U.K. Public Service Broadcasters Doing More to Promote Diversity, Says Chief of Producers’ Body PACT

The U.K.’s public service broadcasters, such as the BBC, ITV, Channel 4 and Channel 5, have upped their game when it comes to dealing with inequality and diversity issues within the industry, says John McVay, chief executive of producers’ body PACT.

McVay was providing evidence at a U.K. Parliamentary committee hearing on diversity in TV, which is part of a series of debates on the future of public service broadcasting in the country.

“I think they’re doing more, whether it’s enough yet, I think we have to see the results,” said McVay. “What does that look like in a few years’ time, in terms of senior level progression? Because […] that’s where you make the big change.”

When asked about how public service broadcasters are performing in the area of diversity compared with streaming services like Amazon and Netflix, McVay said he was unable to make a like-for-like comparison. He said this is because the public service broadcasters are required to provide diversity data under rules laid out by industry regulator Ofcom, and also under Diamond, an online system used by the BBC, ITV, Channel 4, Channel 5 and Sky to obtain consistent diversity data on programs they commission, whereas the streamers are not required to.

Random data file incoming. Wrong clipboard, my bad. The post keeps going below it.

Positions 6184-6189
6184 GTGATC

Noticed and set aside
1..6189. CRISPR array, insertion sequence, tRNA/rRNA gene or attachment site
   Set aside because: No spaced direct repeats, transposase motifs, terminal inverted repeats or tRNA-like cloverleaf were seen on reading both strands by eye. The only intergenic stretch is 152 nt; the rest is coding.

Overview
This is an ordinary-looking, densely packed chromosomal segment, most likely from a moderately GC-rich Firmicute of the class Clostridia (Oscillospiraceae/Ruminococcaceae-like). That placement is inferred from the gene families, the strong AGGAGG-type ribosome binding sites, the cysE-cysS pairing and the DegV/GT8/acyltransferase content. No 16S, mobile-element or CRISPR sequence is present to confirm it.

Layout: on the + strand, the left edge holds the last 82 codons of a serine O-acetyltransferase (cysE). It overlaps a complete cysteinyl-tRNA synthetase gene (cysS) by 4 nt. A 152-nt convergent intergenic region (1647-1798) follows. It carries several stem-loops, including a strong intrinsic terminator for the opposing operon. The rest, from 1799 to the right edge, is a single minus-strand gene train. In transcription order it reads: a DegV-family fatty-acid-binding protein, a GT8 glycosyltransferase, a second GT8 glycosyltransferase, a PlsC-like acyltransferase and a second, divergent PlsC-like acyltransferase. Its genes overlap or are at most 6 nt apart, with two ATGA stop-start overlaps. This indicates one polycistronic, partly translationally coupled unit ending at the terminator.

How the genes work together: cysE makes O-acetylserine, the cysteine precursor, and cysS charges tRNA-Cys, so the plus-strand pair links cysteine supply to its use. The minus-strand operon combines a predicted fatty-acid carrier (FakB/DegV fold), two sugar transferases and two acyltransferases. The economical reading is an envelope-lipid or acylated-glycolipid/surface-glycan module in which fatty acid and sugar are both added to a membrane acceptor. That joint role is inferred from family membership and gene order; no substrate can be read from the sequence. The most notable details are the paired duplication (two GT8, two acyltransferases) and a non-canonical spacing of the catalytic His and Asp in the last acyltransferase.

The committee noted that the streamers, who have appeared before them in recent months, have not provided diversity data, because it is not a statutory requirement for them.

“If they’re not looking to be more inclusive and diverse, I think that will be damaging to their businesses,” said McVay. “Netflix, who’s made several statements, and I think appeared before you, my understanding is they’re very committed to be more diverse and inclusive. Whether they report on that or not is a matter for them, but I would say that they need to be as engaged in the talent and creativity challenges as the domestic broadcasters.”

Also appearing before the committee, Jacqueline Baker, co-founder of the B Inclusive Task Force, said, “If broadcasters and SVODs are saying that they are implementing a strategy whereby their suppliers need to meet a certain amount of diversity, but then say there’s no way to measure that, or there’s no way for them to hold people accountable for that, that is a real issue, that needs to be addressed.”

“We can’t just keep passing the buck,” Baker added. “Ultimately, someone has to be responsible for that. So that is something that needs to be looked at.”

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